HC: Wesley, you grew up in the South Bronx and most likely observed or experienced a lot of the conditions of poverty that fuels the crimes in Brooklyn’s Finest. What aspect of Caz’s character do you sympathize with the most based on your life background?

Snipes: He always likes to look good, I can relate to that. [laughs] There you go.

HC: Antoine, the police is often called the “thin blue line” the point between order and anarchy. With the pressures presented in Brooklyn’s Finest, do you predict a breakdown of that line, especially as poverty escalates with the the recession?

Fuqua: I would say so, if we don’t do something about it. If we don’t have conversations like this, about it. If we don’t explore deeper, people becoming more desperate, which leads to desperate decisions, it can only get worse. I believe it could be a horrible breakdown. It’s not going to be a black and white issue, I think it’s going to be across the board. It’s about power, desperation and fear. Everyone is afraid. If we don’t talk together and communicate and express that, it can be explosive.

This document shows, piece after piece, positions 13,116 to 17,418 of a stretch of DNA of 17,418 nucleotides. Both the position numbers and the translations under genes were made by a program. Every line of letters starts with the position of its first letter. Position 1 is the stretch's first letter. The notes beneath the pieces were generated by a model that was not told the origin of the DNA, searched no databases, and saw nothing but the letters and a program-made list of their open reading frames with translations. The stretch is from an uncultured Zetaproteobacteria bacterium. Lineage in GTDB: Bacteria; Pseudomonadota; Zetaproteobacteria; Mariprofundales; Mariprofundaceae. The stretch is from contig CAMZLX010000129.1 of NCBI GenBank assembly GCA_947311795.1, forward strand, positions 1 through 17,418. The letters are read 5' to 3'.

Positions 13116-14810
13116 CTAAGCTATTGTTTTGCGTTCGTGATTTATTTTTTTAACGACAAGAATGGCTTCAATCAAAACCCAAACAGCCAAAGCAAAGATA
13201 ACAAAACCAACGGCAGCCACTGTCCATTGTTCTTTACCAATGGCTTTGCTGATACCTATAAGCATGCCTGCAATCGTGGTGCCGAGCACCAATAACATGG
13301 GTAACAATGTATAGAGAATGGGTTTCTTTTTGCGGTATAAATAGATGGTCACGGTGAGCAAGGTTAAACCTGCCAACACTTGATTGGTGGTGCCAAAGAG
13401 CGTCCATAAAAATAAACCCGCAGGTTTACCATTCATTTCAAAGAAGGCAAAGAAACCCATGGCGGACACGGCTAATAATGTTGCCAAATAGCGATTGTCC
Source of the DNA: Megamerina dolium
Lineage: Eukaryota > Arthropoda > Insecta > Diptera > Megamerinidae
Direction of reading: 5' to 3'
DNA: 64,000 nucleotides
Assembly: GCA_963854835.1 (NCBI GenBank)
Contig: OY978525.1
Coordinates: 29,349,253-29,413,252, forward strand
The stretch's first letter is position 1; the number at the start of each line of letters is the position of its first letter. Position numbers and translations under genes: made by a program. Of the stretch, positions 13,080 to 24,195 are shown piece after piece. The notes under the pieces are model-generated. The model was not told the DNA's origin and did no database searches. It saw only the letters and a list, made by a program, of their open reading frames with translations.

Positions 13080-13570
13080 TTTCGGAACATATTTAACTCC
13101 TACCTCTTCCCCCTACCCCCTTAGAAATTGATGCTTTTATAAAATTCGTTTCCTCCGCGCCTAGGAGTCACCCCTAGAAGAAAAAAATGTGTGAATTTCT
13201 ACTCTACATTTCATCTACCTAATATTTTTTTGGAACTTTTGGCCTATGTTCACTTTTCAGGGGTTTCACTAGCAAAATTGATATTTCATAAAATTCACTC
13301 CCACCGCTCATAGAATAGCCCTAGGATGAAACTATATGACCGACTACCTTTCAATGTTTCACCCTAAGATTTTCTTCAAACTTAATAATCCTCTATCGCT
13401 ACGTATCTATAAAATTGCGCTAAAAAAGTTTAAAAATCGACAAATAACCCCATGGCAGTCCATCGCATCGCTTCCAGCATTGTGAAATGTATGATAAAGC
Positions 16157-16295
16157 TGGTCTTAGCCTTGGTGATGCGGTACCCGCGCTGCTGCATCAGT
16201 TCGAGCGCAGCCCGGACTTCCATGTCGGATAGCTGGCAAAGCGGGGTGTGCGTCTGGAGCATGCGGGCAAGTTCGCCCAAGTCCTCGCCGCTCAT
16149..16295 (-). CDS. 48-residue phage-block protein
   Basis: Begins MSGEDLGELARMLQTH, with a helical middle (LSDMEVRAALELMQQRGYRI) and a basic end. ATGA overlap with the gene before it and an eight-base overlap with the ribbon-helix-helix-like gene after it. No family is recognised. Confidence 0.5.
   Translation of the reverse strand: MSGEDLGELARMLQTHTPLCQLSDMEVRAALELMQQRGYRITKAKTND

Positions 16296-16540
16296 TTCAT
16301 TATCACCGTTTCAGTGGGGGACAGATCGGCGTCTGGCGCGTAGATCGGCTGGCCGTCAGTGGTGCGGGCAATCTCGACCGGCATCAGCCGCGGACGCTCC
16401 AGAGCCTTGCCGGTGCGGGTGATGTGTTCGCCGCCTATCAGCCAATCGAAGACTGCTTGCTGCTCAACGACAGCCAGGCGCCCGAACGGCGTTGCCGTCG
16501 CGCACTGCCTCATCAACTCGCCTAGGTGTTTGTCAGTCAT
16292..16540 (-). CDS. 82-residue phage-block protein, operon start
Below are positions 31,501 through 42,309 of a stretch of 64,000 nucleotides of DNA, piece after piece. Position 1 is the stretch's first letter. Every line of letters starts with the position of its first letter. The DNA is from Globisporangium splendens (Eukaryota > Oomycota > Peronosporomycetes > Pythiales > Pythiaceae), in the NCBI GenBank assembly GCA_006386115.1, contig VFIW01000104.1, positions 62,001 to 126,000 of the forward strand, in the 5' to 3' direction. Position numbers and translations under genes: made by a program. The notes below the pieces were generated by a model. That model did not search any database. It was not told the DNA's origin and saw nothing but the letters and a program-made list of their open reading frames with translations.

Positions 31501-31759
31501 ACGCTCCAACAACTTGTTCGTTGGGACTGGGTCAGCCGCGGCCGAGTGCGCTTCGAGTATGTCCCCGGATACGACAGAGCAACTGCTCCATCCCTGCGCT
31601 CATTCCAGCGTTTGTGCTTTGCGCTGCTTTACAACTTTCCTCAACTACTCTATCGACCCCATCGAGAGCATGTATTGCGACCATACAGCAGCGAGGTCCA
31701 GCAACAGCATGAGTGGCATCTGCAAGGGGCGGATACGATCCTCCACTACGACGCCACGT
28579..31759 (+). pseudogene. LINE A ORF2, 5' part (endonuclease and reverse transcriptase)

Antoine Fuqua and Wesley Snipes on the Set
Antoine Fuqua and Wesley Snipes on the Set
Photo credit: Phillip V. Caruso for © Brooklyn’s Finest Productions

HC: Wesley, what have you learned about your own human nature through the study of martial arts?

Snipes: Not to sound too [makes ethereal sound] but human beings are really magnificent creatures, we are divine creatures having this human experience. And the human body is a magical machine. The things it can do, the range of potential and possibilities is unlimited. Attention to it can actually bring you to heaven, you can experience heaven here on earth. If you really get into it. And not just martial arts, but inside the understanding what it’s like to conscious inside this machine, this body. Heavenly.

HC: Antoine, you spoke of being a film buff. What images in films when you were growing up did you enjoy the most, and what was your first impression of African Americans in film, and did you relate to them?

Fuqua: The images that had the most impact on me were movies like ‘Shane.’ I remember seeing them, with the idea of a guy putting his guns up and then having to use them again for the right reasons. It was powerful to see that. The first time I saw ‘Apocalypse Now,’ the images were just so breathtaking, I just thought how do you capture all that? When I saw ‘The Godfather,’ about family, I related to that growing up in a ghetto was all about family, I understood that.